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What's new in the treatment of serious MRSA infection?

Holmes, Natasha E.a; Howden, Benjamin P.a,b,c

Current Opinion in Infectious Diseases: December 2014 - Volume 27 - Issue 6 - p 471–478
doi: 10.1097/QCO.0000000000000101
ANTIMICROBIALS: Edited by Monica A. Slavin and William Irving

Purpose of review: Vancomycin has been the cornerstone of treatment for methicillin-resistant Staphylococcus aureus (MRSA) infections. This review describes new MRSA-active antibiotics that have recently been introduced and highlights emerging resistance.

Recent findings: Elevations in the vancomycin minimum inhibitory concentration within the susceptible range are associated with treatment failure and mortality in the treatment of MRSA infections. Ceftaroline and ceftobiprole are anti-MRSA cephalosporins and are noninferior to comparator agents in the treatment of acute bacterial skin and skin structure infections (ABSSSIs) and pneumonia. Tedizolid is more potent than linezolid, has improved pharmacokinetics and reduced toxicity and is active against cfr-containing S. aureus. Telavancin now has approval for treatment of hospital-acquired pneumonia, and recent phase 2 trial data showed similar cure rates in S. aureus bacteremia. Dalbavancin and oritavancin are administered once weekly and are noninferior to comparators for acute bacterial skin and skin structure infections. Resistance has emerged against many new anti-MRSA antimicrobials including ceftaroline. Combination therapy of β-lactams with vancomycin or daptomycin is increasing.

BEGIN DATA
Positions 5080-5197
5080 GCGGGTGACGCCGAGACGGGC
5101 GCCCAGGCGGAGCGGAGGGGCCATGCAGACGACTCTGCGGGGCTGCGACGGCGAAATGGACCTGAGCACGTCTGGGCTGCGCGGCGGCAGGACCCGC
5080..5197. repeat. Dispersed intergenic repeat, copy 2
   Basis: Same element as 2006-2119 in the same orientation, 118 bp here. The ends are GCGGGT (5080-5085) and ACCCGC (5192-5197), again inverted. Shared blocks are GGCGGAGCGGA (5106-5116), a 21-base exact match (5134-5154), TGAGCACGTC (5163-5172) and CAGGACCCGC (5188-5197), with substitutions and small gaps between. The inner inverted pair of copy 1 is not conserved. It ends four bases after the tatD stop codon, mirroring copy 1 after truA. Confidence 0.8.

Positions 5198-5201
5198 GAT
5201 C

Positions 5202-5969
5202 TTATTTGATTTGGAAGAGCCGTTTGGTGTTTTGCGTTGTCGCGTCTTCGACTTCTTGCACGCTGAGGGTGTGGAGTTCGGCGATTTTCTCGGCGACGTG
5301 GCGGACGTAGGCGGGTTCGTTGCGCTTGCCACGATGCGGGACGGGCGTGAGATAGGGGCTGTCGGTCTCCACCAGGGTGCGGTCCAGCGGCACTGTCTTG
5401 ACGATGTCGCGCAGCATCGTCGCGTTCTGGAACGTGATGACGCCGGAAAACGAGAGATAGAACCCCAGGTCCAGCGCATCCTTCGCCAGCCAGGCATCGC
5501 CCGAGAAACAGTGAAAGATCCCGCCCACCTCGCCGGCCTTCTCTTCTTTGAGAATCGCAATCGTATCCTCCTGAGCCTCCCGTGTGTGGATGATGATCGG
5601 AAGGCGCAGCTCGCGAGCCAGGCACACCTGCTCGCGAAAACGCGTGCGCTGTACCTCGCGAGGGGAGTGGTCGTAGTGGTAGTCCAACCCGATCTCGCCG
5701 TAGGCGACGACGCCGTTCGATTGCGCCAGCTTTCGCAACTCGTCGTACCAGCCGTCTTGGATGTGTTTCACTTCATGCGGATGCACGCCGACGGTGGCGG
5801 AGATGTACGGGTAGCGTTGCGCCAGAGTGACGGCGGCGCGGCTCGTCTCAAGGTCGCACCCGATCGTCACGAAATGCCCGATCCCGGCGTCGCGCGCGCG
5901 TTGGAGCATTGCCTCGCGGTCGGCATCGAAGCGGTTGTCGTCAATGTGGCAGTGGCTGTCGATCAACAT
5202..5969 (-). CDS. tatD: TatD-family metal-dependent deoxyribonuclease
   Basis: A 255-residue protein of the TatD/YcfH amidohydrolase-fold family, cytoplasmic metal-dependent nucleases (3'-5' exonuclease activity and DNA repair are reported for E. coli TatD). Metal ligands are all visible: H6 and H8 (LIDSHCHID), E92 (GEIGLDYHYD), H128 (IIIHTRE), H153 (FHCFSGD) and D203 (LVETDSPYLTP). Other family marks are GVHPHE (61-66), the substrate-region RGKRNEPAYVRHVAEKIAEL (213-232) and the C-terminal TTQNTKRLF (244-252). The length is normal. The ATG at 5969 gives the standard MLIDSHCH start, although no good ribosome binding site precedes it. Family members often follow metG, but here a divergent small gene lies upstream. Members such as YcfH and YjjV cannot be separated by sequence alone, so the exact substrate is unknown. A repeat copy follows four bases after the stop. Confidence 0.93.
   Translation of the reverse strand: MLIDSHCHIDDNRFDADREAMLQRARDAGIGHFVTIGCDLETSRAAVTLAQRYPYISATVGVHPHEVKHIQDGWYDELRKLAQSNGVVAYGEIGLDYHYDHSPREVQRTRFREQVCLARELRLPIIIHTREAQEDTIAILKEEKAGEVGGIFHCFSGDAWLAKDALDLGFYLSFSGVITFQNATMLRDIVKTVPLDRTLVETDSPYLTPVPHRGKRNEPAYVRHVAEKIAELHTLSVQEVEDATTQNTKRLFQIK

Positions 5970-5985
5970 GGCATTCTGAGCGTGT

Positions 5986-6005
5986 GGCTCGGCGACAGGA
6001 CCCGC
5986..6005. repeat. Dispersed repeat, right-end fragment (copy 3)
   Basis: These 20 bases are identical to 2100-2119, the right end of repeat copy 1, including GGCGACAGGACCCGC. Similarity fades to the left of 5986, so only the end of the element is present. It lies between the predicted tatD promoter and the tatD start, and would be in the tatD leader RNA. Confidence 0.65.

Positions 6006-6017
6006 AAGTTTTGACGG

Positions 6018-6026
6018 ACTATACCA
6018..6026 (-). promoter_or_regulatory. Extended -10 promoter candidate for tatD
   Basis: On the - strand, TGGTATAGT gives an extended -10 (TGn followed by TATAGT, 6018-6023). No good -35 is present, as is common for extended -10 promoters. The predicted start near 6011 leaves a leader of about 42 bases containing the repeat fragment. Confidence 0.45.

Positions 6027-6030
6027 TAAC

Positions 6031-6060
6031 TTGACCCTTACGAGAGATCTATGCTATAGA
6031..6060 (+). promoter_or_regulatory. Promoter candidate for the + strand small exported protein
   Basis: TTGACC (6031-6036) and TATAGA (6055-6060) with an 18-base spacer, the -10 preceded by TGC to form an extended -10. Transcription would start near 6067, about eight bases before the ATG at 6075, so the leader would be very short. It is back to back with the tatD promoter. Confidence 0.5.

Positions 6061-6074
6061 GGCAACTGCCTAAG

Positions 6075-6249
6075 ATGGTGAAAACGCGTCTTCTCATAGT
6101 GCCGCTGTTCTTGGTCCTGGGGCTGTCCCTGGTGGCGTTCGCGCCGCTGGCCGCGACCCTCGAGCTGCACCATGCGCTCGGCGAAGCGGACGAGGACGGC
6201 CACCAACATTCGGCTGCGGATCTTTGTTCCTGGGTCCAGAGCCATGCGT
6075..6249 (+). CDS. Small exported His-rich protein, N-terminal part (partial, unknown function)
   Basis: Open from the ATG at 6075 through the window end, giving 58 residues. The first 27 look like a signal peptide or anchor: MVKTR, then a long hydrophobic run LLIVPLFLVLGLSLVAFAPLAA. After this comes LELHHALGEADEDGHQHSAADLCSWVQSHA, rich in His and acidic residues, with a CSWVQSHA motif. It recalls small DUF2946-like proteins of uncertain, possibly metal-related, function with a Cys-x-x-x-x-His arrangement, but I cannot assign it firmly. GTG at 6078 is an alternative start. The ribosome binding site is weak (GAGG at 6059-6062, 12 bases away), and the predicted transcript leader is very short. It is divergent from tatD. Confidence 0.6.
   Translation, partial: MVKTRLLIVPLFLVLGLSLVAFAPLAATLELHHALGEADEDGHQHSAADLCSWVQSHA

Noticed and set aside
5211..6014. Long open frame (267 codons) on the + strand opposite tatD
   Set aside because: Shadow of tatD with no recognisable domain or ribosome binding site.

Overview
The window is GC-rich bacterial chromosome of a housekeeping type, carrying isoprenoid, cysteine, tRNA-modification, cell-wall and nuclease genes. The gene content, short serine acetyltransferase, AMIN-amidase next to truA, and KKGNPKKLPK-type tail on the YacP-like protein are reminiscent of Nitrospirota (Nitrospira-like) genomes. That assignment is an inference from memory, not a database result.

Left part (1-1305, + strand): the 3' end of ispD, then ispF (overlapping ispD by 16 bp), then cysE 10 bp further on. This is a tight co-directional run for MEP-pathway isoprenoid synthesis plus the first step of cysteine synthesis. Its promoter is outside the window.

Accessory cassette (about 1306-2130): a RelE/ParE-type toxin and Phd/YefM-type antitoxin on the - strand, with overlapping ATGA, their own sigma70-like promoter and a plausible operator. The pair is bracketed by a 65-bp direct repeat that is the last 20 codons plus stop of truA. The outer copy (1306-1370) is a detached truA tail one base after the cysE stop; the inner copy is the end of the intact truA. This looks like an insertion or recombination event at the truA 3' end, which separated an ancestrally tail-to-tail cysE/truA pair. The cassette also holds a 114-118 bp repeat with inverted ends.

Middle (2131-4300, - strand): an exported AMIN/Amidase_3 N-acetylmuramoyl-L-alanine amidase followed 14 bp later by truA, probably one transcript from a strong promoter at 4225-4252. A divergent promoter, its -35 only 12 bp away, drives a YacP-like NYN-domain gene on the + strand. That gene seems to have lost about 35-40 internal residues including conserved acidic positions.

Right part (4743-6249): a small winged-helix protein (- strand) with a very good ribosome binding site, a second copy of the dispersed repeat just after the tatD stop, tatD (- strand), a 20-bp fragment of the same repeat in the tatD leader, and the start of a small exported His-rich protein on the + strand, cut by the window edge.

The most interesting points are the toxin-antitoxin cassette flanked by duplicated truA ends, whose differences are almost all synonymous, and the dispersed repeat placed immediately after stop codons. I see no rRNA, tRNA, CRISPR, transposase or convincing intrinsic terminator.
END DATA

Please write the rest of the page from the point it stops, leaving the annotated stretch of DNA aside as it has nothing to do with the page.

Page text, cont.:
Summary: Several new MRSA-active agents are now approved for use, although much of the data is derived from treatment of acute bacterial skin and skin structure infections or pneumonia. Further studies are required for more invasive infections, such as bacteremia and endocarditis.

aDepartment of Infectious Diseases, Austin Centre for Infection Research, Austin Health, Heidelberg

bDepartment of Microbiology and Immunology, Microbiological Diagnostic Unit, University of Melbourne at The Peter Doherty Institute for Infection and Immunity, Parkville

cDepartment of Microbiology, Monash University, Clayton, Victoria, Australia

Correspondence to Professor Benjamin P. Howden, Microbiological Diagnostic Unit, University of Melbourne, Peter Doherty Institute for Infection and Immunity, First Floor, Building 248, The University of Melbourne, Parkville VIC 3010, Australia. Tel: +61 3 8344 5701; fax: +61 3 8344 7833; e-mail: bhowden@unimelb.edu.au

© 2014 Lippincott Williams & Wilkins, Inc.